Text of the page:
The Gospel of Matthew sets up a dramatic contrast between the religious leaders who plead for Jesus Barabbas and Pilate’s wife, who pleads for Jesus the Messiah. The leaders are motivated by “jealousy,” while Pilate’s wife seeks justice for Jesus because of the truth revealed to her in a dream. Both the Jews and Romans took dreams very seriously, and Matthew’s account of Jesus’s birth had already shown how the Gentile magi received God’s warning in a dream in order to save the newborn’s life (2:12). Now, in this account of Jesus’s death, this Gentile woman intercedes to try to save the life of the Jewish Messiah.

Her pleading is ultimately unsuccessful as her vacillating husband gives in to the pressure of the crowds. The Gospel doesn’t tell us what happened to Pilate’s wife, either immediately after the crucifixion of Jesus when she encountered her husband again, or the direction of her life from then on. However, the indication that she “suffered a great deal” for Jesus, a New Testament indicator of discipleship, may hint at the later tradition that she became a follower of Christ.

Meditatio

Imagine and consider the behind-the-scenes drama taking place in the heart of Pilate’s wife while her husband sits on the judgment seat.

What might be some of the motivations of Pilate’s wife in urging her husband to have nothing to do with the murder of this innocent man? What does it tell me about the importance of suffering for the truth?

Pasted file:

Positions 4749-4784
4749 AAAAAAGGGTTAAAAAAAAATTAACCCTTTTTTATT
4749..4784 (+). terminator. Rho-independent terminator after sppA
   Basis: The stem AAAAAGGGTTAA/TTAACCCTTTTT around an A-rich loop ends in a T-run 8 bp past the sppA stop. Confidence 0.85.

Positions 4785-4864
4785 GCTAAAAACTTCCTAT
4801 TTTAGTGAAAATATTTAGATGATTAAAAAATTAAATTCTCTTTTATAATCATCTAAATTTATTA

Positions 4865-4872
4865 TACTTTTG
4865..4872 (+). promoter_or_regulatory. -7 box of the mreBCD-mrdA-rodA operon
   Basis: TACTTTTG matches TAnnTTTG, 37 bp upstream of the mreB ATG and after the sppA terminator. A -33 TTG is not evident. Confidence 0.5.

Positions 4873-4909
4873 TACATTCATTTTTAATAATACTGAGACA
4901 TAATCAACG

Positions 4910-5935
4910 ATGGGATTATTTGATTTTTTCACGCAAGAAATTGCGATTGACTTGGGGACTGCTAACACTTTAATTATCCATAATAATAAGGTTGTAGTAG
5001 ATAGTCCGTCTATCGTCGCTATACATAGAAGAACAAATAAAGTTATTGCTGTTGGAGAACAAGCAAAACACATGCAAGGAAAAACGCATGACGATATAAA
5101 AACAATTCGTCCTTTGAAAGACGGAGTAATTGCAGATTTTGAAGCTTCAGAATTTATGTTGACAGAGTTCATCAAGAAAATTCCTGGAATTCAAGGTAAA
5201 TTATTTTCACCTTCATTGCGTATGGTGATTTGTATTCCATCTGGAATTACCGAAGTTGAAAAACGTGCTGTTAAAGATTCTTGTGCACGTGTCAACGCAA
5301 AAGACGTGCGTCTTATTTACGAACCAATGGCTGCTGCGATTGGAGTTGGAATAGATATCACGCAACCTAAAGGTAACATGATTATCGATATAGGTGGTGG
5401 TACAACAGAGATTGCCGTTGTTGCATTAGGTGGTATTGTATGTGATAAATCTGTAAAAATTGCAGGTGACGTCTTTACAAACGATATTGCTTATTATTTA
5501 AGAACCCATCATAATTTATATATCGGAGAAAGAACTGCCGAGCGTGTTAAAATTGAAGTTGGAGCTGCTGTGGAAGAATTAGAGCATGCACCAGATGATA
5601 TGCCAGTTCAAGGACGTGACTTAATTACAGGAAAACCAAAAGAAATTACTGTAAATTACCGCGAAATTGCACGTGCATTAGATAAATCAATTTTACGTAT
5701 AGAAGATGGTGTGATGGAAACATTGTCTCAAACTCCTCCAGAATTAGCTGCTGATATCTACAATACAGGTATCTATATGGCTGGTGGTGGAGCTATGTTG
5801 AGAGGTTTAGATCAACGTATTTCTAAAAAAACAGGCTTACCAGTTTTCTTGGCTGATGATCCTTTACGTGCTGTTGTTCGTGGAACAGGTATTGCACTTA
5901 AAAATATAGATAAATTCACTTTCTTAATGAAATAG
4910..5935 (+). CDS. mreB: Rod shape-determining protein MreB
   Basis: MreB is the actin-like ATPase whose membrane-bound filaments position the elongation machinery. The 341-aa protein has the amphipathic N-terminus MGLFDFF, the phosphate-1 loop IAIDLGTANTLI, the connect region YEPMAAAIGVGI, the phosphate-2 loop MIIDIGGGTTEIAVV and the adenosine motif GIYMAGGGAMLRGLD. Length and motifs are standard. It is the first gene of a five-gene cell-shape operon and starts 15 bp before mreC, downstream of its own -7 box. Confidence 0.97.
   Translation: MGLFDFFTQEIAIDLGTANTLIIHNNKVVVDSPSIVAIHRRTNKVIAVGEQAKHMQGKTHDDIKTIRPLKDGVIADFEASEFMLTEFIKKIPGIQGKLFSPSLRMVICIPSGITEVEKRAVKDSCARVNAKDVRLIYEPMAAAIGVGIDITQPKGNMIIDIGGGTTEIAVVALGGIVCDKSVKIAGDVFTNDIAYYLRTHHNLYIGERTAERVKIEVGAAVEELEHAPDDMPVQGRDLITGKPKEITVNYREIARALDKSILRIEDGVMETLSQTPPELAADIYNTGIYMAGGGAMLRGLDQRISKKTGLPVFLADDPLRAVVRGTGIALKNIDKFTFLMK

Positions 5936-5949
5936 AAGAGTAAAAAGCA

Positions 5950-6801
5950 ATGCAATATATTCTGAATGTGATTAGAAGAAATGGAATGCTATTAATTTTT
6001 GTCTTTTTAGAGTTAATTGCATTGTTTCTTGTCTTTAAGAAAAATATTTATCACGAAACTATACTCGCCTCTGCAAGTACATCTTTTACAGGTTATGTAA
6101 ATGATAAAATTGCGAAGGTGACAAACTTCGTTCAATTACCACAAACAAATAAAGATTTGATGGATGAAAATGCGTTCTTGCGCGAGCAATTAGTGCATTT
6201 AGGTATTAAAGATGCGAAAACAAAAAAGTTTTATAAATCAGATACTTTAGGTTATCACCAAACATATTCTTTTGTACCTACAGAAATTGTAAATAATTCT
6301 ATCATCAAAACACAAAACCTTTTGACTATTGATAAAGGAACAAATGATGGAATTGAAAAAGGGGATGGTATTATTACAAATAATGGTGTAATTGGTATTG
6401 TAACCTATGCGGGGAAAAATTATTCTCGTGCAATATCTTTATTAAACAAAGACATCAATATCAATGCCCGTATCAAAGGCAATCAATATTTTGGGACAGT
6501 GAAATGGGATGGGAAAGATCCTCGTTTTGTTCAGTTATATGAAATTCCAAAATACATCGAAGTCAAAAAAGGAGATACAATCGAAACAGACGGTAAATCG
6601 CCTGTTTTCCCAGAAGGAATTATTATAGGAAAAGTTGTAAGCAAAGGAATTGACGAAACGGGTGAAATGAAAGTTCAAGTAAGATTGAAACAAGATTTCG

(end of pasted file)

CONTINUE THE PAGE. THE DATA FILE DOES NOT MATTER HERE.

After the death of Jesus “suffered under Pontius Pilate,” what might be some of the conversation between Pilate and his wife? What can I learn and imitate from her witness?

Oratio

Respond in prayer to God, who gives you new insights and hope through listening to his Word.

God of all creation, you created man and woman in your image and sent Jesus the Christ to teach us how to live together in your love. Jesus drew forth the courage and beauty of the women of the Gospels and brought restoration and hope to their lives. He wept with them in their pains, laughed with them in their joys, affirmed them in their resiliency, and empowered their lives with confident trust. Bless my life as I listen, reflect, and pray with the Gospel texts of these women. Transform my life as you did theirs with the power of your Word.

Continue to pray to God from your heart . . .

Contemplatio

Remain in peaceful quiet and place yourself in God’s loving embrace. Ask God to give you whatever gift he desires for you during these moments.

©2011 by Stephen J. Binz. Published by Brazos Press. Unauthorized use of this material without expressed written permission is strictly prohibited.

Lenten Season Lectio Divina Series: Peter

This is the fourth entry in our Lenten series of posts taken from Stephen Binz’s Ancient-Future Bible Study: Experience Scripture through Lectio Divina. Three weeks ago we introduced the concept of lectio divina and posted a study on Abraham. The following week we posted a study on David titled “The Shepherd Who Is Also King.” Last week we had a study on Sarah titled “Listen to Sarah, the Quarry of Encouragement.”